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As U.S. Sanctions Loomed, Tagwirei ‘Mopped Up’ Zimbabwe’s Scarce Dollars, Worsening Economic Woes

As Zimbabweans faced the economic consequences of a crashing currency, well-connected businessman Kudakwashe Tagwirei bypassed the rules to convert government-backed securities into scarce U.S. dollars.

Tagwirei’s company used these dollars to buy a platinum mine through Landela Mining Ventures (Pvt) Ltd, a subsidiary of his holding company Sotic International that was set up in Mauritius in February 2019.

Even after Zimbabwe cut off its citizens from accessing U.S. dollars in mid-2019, the central bank governor allowed Tagwirei’s company to cash out large portions of a treasury bill he held before it matured, and unlawfully convert them into tens of millions of U.S. dollars.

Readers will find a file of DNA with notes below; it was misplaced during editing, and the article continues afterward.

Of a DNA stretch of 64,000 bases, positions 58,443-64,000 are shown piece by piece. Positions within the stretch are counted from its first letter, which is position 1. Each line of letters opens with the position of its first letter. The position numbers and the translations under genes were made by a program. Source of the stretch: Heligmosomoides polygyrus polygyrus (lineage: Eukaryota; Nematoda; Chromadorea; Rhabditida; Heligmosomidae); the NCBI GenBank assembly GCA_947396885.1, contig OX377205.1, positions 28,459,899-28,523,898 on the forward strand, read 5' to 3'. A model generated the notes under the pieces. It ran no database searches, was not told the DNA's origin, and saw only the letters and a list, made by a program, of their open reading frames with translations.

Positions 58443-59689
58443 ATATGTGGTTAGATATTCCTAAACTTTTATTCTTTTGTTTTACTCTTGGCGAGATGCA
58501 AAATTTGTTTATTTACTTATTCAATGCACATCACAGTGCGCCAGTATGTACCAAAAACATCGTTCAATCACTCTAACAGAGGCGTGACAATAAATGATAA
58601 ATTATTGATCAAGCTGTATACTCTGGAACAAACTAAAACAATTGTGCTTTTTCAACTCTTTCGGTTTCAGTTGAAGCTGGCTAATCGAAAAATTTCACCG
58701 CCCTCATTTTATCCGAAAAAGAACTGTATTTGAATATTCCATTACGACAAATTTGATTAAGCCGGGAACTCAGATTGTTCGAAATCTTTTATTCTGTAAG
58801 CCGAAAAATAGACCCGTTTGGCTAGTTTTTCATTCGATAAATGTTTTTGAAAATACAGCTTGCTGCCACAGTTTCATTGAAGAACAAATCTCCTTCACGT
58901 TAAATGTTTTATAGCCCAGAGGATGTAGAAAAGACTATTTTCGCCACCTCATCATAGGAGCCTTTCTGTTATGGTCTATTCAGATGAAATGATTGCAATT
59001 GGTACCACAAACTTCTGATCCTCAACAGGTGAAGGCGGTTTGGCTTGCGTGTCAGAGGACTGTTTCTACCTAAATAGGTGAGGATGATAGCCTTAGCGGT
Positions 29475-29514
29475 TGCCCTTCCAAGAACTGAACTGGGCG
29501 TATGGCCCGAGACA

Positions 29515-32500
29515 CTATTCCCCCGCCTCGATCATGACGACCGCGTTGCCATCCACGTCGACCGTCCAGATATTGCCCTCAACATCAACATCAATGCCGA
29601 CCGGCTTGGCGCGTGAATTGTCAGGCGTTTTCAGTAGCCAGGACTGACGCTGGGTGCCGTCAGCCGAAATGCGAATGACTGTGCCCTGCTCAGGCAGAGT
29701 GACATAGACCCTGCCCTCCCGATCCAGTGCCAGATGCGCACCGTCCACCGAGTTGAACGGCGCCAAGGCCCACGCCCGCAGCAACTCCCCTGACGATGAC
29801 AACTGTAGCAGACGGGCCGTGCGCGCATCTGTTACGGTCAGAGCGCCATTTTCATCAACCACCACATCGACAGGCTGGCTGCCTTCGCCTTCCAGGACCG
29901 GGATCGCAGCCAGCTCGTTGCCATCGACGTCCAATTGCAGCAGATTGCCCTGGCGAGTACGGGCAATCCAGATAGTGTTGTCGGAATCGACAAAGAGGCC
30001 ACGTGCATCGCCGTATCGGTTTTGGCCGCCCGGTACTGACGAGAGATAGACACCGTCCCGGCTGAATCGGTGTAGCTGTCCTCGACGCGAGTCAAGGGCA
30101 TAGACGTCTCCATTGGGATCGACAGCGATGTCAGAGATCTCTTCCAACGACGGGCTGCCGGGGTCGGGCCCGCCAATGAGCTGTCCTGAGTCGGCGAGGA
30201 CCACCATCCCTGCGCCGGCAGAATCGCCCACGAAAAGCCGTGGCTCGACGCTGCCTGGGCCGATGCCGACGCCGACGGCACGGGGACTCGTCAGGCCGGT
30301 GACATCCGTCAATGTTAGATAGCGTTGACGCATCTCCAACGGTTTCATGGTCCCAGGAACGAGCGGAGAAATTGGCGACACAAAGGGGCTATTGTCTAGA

Documents indicate Tagwirei’s staff repeatedly used treasury bills as a source of U.S. dollars as and when they were needed.

By accumulating scarce U.S. dollars, Tagwirei’s companies worsened the country’s economic problems. Zimbabwe’s former Finance Minister Tendai Biti told OCCRP:

There were only so many dollars in the country and they mopped it up by cheating.

In December 2017, Patrick Chinamasa, the acting Finance Minister at the time, told Zimbabwe’s parliament that inflation was being deepened by a shortage of U.S. dollars partly caused by issuing and paying out on treasury bills.

Tagwirei denied any wrongdoing but did not respond to specific questions on the currency scheme sent by OCCRP.

More: OCCRP

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